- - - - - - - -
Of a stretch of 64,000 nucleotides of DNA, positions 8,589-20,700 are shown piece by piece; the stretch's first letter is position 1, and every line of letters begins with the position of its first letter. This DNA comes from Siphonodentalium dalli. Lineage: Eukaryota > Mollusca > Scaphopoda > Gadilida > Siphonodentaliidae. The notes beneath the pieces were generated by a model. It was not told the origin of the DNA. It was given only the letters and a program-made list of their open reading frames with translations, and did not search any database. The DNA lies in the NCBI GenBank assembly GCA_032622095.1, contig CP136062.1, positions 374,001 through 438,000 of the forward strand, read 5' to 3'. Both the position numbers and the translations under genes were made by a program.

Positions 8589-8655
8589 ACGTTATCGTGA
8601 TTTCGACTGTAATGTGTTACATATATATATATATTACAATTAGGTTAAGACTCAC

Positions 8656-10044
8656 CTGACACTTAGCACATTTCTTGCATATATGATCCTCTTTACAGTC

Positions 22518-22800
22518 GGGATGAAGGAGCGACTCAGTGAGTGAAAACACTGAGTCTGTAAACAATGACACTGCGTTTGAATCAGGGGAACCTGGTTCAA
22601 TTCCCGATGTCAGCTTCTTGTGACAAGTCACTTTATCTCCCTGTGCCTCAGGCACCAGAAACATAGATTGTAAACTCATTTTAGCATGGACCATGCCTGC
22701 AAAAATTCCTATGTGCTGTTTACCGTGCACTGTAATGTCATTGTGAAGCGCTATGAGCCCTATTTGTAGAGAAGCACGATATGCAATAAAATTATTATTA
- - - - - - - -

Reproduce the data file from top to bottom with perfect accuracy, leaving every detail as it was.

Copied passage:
Of a stretch of 64,000 nucleotides of DNA, positions 8,589-20,700 are shown piece by piece; the stretch's first letter is position 1, and every line of letters begins with the position of its first letter. This DNA comes from Siphonodentalium dalli. Lineage: Eukaryota > Mollusca > Scaphopoda > Gadilida > Siphonodentaliidae. The notes beneath the pieces were generated by a model. It was not told the origin of the DNA. It was given only the letters and a program-made list of their open reading frames with translations, and did not search any database. The DNA lies in the NCBI GenBank assembly GCA_032622095.1, contig CP136062.1, positions 374,001 through 438,000 of the forward strand, read 5' to 3'. Both the position numbers and the translations under genes were made by a program.

Positions 8589-8655
8589 ACGTTATCGTGA
8601 TTTCGACTGTAATGTGTTACATATATATATATATTACAATTAGGTTAAGACTCAC

Positions 8656-10044
8656 CTGACACTTAGCACATTTCTTGCATATATGATCCTCTTTACAGTC

Positions 22518-22800
22518 GGGATGAAGGAGCGACTCAGTGAGTGAAAACACTGAGTCTGTAAACAATGACACTGCGTTTGAATCAGGGGAACCTGGTTCAA
22601 TTCCCGATGTCAGCTTCTTGTGACAAGTCACTTTATCTCCCTGTGCCTCAGGCACCAGAAACATAGATTGTAAACTCATTTTAGCATGGACCATGCCTGC
22701 AAAAATTCCTATGTGCTGTTTACCGTGCACTGTAATGTCATTGTGAAGCGCTATGAGCCCTATTTGTAGAGAAGCACGATATGCAATAAAATTATTATTA